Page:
“These 24 countries, I believe, will take a decision that will be in the best interest of not only producers but also consumers and the global industry in general,” he said.
OPEC and non-OPEC producers said after talks in Kuwait last month that they were looking into extending the output cuts, as compliance with the agreement has increased.
UAE Energy Minister Suhail al-Mazrouei said that it was “still premature to make any decision” on the cuts.
“The market is correcting itself. So far we have not seen huge fluctuation in the price, which is a good thing,” he said.
“We want stability in the market,” he added.
Barkindo said the joint action has put OPEC and other producers in the ‘driving seat’ to dictate events instead of ‘reacting to market developments.’
The cuts were agreed to help restore market stability “by addressing one variable, which is stock,” he said.
“As a result of the rising stock over the past years, the equation has gone out of balance.”
All producers taking part in the cuts are committed to restoring stability, he said.
Oil prices have dropped by around half since 2014 and currently hover just above $50 per barrel.
Barkindo and al-Mazrouei also said at the Abu Dhabi conference that it’s too soon to talk about Iran, Libya and Nigeria joining the cuts if the output reduction agreement is extended beyond June.
Post-sanctions Iran helps planemakers solve jet problem
Iran’s return to the world economy is helping planemakers cope with a downturn in global demand, providing homes for airplanes orphaned by reversals in the growth plans of airlines elsewhere.
According to Reuters, planemakers are also gambling that the early delivery of such aircraft could help prop up a nuclear sanctions deal between Iran and world powers, Western sources said.
Since sanctions were lifted under the deal to reopen trade and modify Iran’s nuclear projects, the Islamic Republic, trying to boost its economy after years under sanctions, has joined a waiting list of up to eight years for 200 new aircraft.
However, efforts to meet its most immediate needs have been boosted by financial problems facing other airlines across the globe as new airplanes come onto the market at bargain prices.
“We hunt opportunities in the market. If there are opportunities, we can take advantage of that,” Iran’s Deputy Roads and Urban Development Minister Asghar Fakhrieh-Kashan told Reuters.
Despite denials by manufacturers that the downturn is hurting, Iran’s return to the market has brought to light pockets of surplus aircraft.
So far Iran has taken delivery of three Airbus jets. Industry executives say they were left on the planemaker’s books when their Colombian buyer, Avianca, balked at taking delivery. Such orphan planes are often known as ‘white tails’.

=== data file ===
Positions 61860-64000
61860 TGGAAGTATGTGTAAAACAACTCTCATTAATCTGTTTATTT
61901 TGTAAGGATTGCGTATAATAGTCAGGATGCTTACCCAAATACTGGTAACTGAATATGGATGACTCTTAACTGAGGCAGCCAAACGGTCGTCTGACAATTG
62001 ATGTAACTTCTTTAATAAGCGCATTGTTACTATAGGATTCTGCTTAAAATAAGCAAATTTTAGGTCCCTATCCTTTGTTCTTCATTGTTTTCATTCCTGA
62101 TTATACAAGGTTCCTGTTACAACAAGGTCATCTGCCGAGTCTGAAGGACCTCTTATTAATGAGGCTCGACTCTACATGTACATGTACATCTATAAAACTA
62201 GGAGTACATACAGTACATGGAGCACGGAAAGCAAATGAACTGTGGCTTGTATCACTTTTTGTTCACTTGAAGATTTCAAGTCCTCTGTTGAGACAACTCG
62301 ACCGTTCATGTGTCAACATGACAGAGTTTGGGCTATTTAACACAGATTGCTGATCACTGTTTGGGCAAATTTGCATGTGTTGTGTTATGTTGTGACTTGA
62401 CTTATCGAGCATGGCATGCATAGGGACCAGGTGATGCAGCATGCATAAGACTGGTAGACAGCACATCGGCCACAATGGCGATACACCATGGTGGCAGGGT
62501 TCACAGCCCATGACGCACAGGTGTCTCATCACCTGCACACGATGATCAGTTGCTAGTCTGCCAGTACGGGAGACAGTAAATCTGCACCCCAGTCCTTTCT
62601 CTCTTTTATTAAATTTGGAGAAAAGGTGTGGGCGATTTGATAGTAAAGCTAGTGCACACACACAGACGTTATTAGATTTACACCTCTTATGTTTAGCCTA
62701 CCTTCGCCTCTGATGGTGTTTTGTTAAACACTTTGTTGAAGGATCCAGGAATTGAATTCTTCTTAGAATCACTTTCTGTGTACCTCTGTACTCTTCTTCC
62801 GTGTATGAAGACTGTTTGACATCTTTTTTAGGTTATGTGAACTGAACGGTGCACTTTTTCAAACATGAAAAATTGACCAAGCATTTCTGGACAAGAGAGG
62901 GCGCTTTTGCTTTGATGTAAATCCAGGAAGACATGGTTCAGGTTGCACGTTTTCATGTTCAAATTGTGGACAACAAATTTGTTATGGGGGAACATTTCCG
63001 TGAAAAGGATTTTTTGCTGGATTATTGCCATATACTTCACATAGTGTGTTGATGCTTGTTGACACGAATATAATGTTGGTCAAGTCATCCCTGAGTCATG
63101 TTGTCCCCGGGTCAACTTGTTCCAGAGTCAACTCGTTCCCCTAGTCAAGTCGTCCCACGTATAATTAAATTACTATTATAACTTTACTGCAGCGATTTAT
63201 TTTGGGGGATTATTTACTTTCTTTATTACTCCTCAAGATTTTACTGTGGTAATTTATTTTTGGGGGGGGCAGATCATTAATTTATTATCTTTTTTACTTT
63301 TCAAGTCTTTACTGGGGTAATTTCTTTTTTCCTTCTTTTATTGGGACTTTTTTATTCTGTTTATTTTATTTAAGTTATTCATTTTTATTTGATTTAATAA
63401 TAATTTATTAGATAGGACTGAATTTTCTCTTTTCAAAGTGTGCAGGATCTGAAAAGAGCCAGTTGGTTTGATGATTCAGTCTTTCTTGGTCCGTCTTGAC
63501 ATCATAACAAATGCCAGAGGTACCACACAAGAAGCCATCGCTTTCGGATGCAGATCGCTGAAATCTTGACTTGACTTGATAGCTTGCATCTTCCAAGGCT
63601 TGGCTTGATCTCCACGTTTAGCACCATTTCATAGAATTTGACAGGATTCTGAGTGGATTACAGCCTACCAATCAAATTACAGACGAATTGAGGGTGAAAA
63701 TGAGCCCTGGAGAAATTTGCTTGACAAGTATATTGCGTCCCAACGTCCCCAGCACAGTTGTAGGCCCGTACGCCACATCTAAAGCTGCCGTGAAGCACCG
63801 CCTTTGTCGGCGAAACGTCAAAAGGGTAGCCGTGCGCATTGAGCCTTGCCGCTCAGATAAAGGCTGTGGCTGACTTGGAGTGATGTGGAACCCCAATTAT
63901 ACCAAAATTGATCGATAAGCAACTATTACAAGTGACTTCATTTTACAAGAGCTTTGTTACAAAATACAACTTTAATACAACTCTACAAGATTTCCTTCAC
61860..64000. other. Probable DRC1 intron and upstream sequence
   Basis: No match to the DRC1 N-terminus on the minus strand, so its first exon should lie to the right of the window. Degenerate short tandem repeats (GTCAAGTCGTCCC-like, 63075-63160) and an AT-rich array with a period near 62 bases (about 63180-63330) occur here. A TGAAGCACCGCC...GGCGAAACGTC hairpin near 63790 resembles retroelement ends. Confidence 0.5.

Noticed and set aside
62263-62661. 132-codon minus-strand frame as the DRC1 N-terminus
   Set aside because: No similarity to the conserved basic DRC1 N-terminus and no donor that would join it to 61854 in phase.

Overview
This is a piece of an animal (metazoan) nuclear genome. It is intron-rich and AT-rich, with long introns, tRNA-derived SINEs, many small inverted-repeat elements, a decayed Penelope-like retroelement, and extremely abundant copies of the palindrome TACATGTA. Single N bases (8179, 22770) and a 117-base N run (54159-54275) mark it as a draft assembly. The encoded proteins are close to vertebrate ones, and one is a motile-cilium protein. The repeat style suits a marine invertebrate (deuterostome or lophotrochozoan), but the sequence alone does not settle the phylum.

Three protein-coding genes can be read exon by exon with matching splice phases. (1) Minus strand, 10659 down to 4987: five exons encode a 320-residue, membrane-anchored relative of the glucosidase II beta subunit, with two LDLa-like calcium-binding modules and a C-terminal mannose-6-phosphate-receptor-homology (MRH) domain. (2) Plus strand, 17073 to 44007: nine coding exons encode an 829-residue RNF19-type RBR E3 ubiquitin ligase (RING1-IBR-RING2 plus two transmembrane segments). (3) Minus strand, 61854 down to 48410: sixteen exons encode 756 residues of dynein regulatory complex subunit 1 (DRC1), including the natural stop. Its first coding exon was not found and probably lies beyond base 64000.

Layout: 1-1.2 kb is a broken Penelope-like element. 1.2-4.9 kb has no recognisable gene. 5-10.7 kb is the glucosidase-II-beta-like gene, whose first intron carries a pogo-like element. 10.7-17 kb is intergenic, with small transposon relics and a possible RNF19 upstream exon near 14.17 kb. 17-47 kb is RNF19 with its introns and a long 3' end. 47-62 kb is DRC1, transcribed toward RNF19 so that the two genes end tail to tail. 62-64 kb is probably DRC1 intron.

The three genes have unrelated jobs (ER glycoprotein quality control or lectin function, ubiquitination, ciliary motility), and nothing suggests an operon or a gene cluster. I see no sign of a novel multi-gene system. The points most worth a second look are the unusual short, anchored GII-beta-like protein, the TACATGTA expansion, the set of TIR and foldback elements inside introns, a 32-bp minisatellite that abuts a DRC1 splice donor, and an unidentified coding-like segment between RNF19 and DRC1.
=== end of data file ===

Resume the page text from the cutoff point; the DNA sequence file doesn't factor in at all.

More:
Last week, Iran also signed a deal for 20 ATR turboprops.
Unusually in a risk-averse industry with high costs, four of those are already built and ready to be delivered: Short-circuiting their usual l8 months’ waiting time.
Although it denies they are ‘white tails’, ATR took the rare decision to build them for Iran Air before the final contract was signed. Analysts say that too is a signal of market weakness as manufacturers wrestle with weakness in developing economies.
While Iran’s aviation industry is coming out of decades of cold storage as sanctions are lifted, Turkey has seen a slump in travel demand after a failed coup and attacks in major cities.
Now, Turkish Airlines is having doubts about taking one of the industry’s key growth engines, a 350-seat Boeing 777-3000ER.
Uncertainty over next month’s scheduled delivery contrasts with Iran’s urgent need for the same model — the first of which is due to be delivered to Tehran in April or May next year.
At Boeing’s suggestion, Iranian representatives are now inspecting the Turkish configuration to see whether the airlines could swap deliveries, Fakhrieh-Kashan confirmed.
Iran has ordered 15 777-300ERs as part of a deal for 80 Boeing jets. They are crucial to Boeing’s efforts to steady declining 777 production, pending the arrival of a new model.
Since all planemakers need US export licenses due to the number of US parts in their planes, any decision to block the Boeing deals would likely halt European activities in Iran too.
“It helps to bring Boeing to the same table as everyone else,” said a senior European industry executive, referring to the talks to swap Turkish and Iranian deliveries.
Iranian officials have however been forced to defend the reshuffling from suggestions that Iran is getting cast-off airplanes. They stress the Avianca jets, for example, had been sitting unused for two years and had never flown commercially.
“It is good for Airbus and Boeing, but this is part of the game that everyone knows,” Fakhrieh-Kashan told Reuters.
Tehran Province aims for $2b in foreign investment
Domestic Economy Desk
Tehran Province has set goals to attract $2 billion in foreign investment during the year to March 21, 2018, said the provincial governor general.
Speaking at a meeting in Tehran, Hossein Hashemi noted that the goals will be followed up as long-term, mid-term and short-term plans, IRNA reported.
Hashemi said managers of executive bodies have been tasked with pursuing measures to absorb foreign investment and put forward quarterly reports.
The investment targets are in line with plans to materialize the objectives of ‘resistance economy’.
Leader of the Islamic Revolution, Ayatollah Seyyed Ali Khamenei outlined the policies of ‘resistance economy’ to boost national economy and reduce its vulnerability.
It calls for reducing dependence on foreign goods and buttressing the production sector.